Racism, prejudice and stereotypes are a problem. Most, if not all persons, would agree that they produce more conflicts than resolutions, offer more questions than answers. We need only watch the evening news or visit a news website to hear about yet another incident of violence incited by race. But, no matter how many times a crime is committed because of prejudice or explained away due to stereotypes, we will not talk about ridding ourselves of race. We seem unable to connect the dots, draw the conclusion or make the decision that the foundation of these practices and beliefs needs to be eradicated.
Race is not good for humanity, our personal identity or that of others. We can’t explain racism without discussing America’s history of enslavement of Africans. We cannot practice prejudice without assuming the worst about others. We cannot employ stereotypes without making assumptions that are rooted in unfounded and inconsistent generalizations of entire populations of people groups. But, what troubles me most is that this has become our truth.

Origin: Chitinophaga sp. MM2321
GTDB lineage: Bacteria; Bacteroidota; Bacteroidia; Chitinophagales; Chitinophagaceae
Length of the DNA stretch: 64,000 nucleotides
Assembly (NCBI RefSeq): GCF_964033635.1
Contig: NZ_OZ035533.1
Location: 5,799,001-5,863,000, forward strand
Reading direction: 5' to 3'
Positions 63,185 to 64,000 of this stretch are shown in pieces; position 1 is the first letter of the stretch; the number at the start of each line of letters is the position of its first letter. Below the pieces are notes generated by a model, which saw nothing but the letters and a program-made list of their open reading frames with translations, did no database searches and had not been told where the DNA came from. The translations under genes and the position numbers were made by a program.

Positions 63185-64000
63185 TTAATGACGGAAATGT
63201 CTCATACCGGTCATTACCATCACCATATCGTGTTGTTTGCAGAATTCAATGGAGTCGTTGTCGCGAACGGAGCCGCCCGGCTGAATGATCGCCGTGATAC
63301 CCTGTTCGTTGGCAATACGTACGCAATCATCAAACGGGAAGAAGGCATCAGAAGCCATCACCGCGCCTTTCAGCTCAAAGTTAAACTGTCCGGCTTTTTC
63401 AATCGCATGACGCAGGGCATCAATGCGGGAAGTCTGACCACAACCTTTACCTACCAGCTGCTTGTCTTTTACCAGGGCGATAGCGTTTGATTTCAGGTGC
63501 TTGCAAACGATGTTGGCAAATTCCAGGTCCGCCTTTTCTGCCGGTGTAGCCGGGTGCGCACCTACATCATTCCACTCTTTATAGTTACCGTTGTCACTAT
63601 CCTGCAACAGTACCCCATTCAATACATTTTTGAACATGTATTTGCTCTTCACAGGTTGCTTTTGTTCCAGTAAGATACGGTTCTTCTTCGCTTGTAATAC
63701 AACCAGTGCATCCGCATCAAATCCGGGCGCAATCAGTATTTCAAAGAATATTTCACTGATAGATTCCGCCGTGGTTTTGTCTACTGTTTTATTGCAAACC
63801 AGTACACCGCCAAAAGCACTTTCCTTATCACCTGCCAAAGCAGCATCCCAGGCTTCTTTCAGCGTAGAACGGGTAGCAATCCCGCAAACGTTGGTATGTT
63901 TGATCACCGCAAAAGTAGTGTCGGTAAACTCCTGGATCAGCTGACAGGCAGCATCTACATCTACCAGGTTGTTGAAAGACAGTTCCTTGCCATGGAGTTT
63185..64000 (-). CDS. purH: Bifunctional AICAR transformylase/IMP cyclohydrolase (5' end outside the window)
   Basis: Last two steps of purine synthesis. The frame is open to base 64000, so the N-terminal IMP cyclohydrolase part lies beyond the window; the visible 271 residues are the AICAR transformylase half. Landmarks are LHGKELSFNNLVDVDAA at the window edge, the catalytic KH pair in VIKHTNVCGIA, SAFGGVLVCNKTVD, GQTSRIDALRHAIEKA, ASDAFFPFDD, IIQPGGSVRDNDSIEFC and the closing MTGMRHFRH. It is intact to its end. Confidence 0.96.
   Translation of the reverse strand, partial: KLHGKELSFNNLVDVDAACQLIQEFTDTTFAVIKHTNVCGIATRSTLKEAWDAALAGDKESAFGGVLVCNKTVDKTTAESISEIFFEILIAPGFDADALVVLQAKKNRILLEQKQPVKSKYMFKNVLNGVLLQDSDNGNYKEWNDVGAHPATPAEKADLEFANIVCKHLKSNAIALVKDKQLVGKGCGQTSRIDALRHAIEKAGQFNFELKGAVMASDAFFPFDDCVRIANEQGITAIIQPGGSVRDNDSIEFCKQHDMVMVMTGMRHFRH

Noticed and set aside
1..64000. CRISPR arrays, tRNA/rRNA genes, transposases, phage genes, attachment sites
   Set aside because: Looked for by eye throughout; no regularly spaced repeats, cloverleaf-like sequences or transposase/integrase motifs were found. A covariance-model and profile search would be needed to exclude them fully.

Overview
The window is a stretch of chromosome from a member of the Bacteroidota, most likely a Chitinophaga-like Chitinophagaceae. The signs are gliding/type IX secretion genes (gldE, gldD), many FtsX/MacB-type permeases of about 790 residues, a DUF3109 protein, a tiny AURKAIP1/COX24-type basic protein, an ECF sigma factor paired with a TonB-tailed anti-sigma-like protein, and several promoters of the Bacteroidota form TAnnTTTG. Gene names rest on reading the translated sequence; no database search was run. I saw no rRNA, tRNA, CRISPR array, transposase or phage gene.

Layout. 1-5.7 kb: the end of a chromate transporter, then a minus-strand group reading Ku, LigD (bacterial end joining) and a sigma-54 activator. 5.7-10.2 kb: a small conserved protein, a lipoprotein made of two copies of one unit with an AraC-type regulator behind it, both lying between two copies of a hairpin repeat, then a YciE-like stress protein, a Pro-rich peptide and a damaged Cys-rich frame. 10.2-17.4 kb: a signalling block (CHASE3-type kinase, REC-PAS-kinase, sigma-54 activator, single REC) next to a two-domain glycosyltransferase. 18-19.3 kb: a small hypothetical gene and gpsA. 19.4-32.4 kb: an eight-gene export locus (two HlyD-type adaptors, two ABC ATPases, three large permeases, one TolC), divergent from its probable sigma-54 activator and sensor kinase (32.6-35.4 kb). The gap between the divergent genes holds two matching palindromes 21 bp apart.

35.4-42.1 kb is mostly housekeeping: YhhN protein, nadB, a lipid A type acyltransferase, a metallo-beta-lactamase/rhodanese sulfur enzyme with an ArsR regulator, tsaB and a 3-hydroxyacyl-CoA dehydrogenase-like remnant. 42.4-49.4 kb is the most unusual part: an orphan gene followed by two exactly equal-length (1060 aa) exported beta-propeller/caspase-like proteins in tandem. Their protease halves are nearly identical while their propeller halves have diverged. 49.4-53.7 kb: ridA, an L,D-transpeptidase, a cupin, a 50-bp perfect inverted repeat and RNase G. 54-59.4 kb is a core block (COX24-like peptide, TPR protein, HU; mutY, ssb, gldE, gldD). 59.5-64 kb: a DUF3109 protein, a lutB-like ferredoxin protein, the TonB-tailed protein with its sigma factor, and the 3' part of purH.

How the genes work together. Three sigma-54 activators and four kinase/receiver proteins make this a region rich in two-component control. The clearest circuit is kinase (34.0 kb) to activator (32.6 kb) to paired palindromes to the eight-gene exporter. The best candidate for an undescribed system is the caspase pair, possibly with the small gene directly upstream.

We have become the stereotypes though caricatures and we believe the prejudices about others and ourselves. We believe in race and its social hierarchies, not needing to be told what our social color does. And we have become instructors in our own oppression and self- denial. No one has to tell us that we are socially colored black/ white/ red/ yellow/ brown/ beige. We tell ourselves and we teach our children these social colors. We become witnesses of race because we have not truly looked at ourselves. But, we will not find ourselves until we are able to face ourselves, not as we are seen by others but as we are seen by God.
It is only then that we will challenge race and its progeny, that we will stop repeating what is said about us and begin initiating our own views. It seems that we have grown comfortable as the victims of race and perhaps, this is why a race- less life might be considered threatening. Victimhood has become our identity and we are victims whether we view ourselves as oppressed or oppressor so long as we remain in this racialized society. No one lives unscathed. But, when we stop thinking in prejudice and speaking in stereotype, we will have find our minds and our voices. It is only in losing race that we emerge.